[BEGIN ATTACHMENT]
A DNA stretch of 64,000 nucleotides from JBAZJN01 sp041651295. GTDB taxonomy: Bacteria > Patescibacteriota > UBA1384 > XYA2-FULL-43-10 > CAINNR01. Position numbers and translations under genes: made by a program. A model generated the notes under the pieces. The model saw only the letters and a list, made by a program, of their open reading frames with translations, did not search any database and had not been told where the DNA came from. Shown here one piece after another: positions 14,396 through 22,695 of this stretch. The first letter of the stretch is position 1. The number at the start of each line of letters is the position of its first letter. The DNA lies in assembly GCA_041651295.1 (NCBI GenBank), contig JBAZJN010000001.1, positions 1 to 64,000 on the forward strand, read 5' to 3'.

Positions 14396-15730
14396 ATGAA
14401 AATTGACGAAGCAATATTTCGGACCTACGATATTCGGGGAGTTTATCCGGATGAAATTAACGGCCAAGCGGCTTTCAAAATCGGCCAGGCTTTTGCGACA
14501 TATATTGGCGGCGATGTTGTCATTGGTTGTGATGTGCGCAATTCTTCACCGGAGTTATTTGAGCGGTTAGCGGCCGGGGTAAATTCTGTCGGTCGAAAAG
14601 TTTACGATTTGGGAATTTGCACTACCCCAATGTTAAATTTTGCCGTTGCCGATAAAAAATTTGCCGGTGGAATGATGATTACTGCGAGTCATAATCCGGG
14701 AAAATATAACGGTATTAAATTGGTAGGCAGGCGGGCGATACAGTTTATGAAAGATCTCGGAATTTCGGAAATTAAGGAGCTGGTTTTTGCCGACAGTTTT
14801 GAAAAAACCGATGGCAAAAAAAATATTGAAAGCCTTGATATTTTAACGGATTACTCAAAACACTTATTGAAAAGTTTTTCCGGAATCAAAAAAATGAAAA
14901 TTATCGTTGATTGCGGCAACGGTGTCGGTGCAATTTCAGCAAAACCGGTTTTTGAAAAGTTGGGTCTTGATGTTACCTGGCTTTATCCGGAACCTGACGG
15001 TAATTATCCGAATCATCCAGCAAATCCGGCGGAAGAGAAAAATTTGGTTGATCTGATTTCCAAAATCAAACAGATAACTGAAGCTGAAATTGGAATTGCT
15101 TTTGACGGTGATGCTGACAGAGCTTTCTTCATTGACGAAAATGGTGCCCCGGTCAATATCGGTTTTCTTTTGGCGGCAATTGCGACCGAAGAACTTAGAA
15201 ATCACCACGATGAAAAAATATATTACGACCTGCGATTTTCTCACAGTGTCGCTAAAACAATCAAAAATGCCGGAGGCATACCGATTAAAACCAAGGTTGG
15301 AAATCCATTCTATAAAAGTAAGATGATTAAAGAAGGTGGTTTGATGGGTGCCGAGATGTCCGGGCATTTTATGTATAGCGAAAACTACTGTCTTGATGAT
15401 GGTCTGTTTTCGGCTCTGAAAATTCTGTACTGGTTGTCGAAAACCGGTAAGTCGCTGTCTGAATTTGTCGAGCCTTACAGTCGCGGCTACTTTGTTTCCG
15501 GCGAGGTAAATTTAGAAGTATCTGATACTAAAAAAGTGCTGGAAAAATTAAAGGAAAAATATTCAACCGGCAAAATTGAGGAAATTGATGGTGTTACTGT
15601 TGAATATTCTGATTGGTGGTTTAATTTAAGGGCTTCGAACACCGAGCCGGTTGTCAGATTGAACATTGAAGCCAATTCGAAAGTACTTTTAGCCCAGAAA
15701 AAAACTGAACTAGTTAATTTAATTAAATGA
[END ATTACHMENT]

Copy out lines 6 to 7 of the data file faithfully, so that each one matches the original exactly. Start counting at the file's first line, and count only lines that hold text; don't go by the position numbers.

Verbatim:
14601 TTTACGATTTGGGAATTTGCACTACCCCAATGTTAAATTTTGCCGTTGCCGATAAAAAATTTGCCGGTGGAATGATGATTACTGCGAGTCATAATCCGGG
14701 AAAATATAACGGTATTAAATTGGTAGGCAGGCGGGCGATACAGTTTATGAAAGATCTCGGAATTTCGGAAATTAAGGAGCTGGTTTTTGCCGACAGTTTT